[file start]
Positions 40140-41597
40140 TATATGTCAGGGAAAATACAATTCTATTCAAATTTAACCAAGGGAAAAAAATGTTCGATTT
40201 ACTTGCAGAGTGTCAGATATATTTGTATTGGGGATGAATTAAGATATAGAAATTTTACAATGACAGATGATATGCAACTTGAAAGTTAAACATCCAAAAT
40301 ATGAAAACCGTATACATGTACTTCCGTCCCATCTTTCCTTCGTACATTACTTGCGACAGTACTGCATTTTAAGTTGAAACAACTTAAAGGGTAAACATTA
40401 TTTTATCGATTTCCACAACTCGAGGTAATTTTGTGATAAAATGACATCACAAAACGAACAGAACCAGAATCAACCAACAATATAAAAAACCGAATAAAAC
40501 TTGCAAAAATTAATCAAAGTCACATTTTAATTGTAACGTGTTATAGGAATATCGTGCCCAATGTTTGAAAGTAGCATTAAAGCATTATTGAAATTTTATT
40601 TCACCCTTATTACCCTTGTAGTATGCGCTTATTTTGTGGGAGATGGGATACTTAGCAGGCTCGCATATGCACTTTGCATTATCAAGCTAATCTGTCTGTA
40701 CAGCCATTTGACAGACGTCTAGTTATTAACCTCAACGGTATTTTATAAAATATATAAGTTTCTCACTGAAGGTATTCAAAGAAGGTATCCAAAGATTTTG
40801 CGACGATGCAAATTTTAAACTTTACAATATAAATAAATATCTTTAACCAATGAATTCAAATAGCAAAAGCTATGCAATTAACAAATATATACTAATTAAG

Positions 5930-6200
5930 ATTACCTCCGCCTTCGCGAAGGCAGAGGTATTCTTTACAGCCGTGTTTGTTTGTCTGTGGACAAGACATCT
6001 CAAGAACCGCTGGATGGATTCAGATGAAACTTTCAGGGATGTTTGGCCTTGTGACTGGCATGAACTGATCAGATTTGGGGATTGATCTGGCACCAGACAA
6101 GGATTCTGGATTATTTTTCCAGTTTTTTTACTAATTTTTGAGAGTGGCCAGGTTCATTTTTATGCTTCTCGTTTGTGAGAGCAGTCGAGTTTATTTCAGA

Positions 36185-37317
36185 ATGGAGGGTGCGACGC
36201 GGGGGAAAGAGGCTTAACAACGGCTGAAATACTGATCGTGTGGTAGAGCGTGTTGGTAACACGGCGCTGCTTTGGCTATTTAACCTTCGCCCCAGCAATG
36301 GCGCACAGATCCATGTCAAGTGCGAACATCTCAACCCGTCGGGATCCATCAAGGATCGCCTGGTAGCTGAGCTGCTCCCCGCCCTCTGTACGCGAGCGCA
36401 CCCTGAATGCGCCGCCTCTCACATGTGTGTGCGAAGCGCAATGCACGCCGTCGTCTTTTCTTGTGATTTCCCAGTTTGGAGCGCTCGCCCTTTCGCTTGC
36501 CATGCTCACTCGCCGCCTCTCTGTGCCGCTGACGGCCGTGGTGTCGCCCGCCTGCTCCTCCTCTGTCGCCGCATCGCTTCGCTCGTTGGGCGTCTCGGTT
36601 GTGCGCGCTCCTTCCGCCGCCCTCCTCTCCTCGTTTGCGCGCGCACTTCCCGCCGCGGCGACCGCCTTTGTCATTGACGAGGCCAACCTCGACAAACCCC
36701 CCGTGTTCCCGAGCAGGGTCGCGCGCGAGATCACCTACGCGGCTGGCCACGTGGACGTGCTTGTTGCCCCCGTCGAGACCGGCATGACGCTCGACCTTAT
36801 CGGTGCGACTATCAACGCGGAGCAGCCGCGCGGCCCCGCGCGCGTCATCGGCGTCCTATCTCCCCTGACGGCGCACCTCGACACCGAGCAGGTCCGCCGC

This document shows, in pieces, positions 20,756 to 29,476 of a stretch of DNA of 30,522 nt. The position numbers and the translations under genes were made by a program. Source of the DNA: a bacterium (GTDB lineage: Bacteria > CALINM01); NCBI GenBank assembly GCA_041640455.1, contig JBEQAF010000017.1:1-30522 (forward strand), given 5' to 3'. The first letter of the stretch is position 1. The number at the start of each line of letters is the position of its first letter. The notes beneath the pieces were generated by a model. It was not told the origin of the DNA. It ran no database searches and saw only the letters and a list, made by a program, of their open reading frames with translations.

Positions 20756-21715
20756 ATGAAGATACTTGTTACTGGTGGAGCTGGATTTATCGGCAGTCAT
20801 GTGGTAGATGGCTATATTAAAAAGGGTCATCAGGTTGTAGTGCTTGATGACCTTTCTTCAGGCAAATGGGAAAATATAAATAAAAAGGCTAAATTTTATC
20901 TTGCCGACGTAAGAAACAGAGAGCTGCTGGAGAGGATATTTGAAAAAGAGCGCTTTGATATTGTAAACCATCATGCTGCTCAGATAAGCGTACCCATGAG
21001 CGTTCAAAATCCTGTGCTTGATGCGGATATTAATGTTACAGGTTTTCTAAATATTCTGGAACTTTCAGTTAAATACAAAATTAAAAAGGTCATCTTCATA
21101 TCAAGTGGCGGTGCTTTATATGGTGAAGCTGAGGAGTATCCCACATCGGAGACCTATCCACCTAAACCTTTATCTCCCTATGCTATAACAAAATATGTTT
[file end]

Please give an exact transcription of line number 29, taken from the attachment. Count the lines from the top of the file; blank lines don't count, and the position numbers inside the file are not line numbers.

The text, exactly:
21101 TCAAGTGGCGGTGCTTTATATGGTGAAGCTGAGGAGTATCCCACATCGGAGACCTATCCACCTAAACCTTTATCTCCCTATGCTATAACAAAATATGTTT